A local advocacy group trying to improve math standards in Washington State has made the New York Times front page.
“When my oldest child, an A-plus stellar student, was in sixth grade, I realized he had no idea, no idea at all, how to do long division,” Ms. Backman said, “so I went to school and talked to the teacher, who said, ‘We don’t teach long division; it stifles their creativity.’ ”
Where's the Math was founded by Shalimar Backman from Seattle and thinks kids need to learn the basics of addition/multiplication/division rather than fuzzy "concepts".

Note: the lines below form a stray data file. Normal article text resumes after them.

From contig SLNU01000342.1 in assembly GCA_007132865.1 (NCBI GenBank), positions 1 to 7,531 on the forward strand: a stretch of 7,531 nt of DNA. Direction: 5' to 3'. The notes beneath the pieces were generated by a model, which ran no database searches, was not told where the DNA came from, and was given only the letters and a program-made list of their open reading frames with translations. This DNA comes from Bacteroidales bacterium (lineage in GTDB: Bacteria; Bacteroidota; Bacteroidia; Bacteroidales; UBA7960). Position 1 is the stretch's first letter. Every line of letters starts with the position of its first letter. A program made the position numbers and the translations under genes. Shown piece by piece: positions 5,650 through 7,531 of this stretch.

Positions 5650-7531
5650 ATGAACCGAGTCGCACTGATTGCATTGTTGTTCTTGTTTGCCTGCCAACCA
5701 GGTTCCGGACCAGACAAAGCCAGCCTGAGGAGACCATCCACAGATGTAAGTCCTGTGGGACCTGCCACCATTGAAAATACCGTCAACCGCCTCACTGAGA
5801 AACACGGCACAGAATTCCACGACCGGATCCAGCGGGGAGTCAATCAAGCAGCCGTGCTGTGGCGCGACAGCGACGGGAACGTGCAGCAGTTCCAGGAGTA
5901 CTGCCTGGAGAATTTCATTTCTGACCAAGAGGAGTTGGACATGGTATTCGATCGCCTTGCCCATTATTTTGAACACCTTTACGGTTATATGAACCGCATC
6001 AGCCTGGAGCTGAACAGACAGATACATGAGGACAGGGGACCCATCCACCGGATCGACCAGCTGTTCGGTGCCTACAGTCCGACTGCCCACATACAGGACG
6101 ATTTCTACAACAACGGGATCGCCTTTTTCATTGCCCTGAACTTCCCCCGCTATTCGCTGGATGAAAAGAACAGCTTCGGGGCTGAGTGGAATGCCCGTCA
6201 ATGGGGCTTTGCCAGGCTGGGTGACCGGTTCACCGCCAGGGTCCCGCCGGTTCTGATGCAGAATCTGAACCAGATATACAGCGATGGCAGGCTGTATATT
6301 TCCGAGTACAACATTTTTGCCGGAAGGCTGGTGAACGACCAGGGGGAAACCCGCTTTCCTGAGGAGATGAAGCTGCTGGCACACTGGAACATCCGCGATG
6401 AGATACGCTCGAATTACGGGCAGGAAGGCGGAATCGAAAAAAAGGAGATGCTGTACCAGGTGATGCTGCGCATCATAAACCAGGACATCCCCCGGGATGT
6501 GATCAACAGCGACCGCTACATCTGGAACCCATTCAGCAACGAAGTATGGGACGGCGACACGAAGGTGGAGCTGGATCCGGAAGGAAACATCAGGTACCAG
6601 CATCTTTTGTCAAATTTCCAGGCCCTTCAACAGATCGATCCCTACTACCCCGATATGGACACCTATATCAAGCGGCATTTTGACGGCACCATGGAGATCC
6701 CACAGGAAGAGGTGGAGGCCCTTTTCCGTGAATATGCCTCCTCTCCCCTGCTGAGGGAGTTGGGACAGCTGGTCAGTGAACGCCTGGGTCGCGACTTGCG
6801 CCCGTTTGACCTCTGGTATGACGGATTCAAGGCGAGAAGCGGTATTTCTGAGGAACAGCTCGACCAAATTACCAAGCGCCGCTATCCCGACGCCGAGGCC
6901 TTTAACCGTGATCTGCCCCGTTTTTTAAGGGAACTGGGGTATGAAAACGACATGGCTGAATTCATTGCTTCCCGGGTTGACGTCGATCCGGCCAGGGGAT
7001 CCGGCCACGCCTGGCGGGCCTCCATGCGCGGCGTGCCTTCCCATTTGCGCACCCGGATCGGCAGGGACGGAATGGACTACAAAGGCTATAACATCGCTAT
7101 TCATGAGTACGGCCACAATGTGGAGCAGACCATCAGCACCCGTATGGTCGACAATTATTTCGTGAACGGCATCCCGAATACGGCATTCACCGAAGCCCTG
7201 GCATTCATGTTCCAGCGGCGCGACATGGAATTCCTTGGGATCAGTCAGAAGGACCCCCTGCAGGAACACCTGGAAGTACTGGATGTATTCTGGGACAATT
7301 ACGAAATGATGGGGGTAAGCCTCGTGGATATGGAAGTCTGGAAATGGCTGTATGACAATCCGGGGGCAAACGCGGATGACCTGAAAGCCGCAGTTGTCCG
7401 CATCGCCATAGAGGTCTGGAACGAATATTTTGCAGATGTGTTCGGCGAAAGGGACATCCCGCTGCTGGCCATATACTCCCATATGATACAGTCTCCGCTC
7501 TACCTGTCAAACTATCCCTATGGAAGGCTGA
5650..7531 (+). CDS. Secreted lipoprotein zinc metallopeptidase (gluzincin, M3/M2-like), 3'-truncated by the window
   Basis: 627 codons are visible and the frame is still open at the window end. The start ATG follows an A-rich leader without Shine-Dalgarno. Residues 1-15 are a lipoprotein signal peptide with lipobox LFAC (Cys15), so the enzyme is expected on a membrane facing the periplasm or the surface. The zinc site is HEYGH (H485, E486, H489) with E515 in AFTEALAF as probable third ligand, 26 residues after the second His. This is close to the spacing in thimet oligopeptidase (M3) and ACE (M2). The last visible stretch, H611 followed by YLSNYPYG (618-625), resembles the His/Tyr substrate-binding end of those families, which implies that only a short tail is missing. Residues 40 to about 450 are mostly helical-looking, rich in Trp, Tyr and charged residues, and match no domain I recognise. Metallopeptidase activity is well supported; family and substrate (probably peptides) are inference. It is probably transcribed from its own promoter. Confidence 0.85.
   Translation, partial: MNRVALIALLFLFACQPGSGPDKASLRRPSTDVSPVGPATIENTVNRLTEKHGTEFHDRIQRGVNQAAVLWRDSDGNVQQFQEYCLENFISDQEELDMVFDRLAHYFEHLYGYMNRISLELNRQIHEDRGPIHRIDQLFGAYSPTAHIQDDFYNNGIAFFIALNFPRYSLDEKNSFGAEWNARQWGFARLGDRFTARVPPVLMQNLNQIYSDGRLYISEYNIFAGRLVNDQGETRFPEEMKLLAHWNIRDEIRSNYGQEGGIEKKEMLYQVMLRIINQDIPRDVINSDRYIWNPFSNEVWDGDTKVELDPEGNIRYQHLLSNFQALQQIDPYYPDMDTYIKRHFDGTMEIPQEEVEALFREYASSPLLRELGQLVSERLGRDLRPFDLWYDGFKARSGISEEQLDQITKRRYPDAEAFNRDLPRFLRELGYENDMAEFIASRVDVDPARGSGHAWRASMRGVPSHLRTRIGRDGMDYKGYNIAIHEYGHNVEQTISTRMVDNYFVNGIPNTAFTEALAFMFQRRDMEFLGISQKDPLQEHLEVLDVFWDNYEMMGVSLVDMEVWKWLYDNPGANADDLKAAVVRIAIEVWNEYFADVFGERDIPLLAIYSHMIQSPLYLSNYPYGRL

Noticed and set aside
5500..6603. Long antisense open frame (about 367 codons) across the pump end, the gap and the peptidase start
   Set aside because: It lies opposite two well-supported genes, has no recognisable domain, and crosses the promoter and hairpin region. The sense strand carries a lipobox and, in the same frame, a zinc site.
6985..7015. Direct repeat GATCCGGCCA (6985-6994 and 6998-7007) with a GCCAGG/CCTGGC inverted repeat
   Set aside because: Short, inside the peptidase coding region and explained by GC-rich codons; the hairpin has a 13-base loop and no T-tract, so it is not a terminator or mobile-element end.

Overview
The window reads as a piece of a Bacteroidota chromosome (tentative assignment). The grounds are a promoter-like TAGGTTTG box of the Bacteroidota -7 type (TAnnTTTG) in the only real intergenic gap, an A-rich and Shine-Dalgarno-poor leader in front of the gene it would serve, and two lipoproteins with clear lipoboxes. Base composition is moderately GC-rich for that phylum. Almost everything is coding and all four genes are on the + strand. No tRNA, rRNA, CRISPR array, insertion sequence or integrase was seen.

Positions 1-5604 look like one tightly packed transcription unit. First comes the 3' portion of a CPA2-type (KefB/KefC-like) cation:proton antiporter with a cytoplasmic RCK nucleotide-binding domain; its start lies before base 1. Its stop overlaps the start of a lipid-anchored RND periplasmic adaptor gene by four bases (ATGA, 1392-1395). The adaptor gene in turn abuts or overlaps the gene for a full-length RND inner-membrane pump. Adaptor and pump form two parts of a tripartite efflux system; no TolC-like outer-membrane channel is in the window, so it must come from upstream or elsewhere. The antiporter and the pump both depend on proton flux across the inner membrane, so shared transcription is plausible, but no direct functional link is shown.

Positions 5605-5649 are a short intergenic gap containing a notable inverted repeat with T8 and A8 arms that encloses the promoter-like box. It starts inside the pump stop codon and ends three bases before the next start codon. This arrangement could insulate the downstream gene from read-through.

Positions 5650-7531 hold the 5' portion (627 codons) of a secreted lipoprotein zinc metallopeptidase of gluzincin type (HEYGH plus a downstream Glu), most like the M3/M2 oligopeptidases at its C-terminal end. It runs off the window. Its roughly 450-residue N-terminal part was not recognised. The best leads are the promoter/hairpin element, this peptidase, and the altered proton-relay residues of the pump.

Here's a quote from Mercer Island's school board member:
On Mercer Island, an affluent suburb of Seattle that had the state’s best scores on the 10th-grade test, the pendulum has begun to swing toward emphasizing computational skills, especially in high school.
“We’re looking at texts that have more numbers and less language,” said Lisa Eggers, president of the Mercer Island School Board, who at one point sent two of her three children to Kumon. “And we’re one of the few districts where the math scores are going up.”
[via sound politics]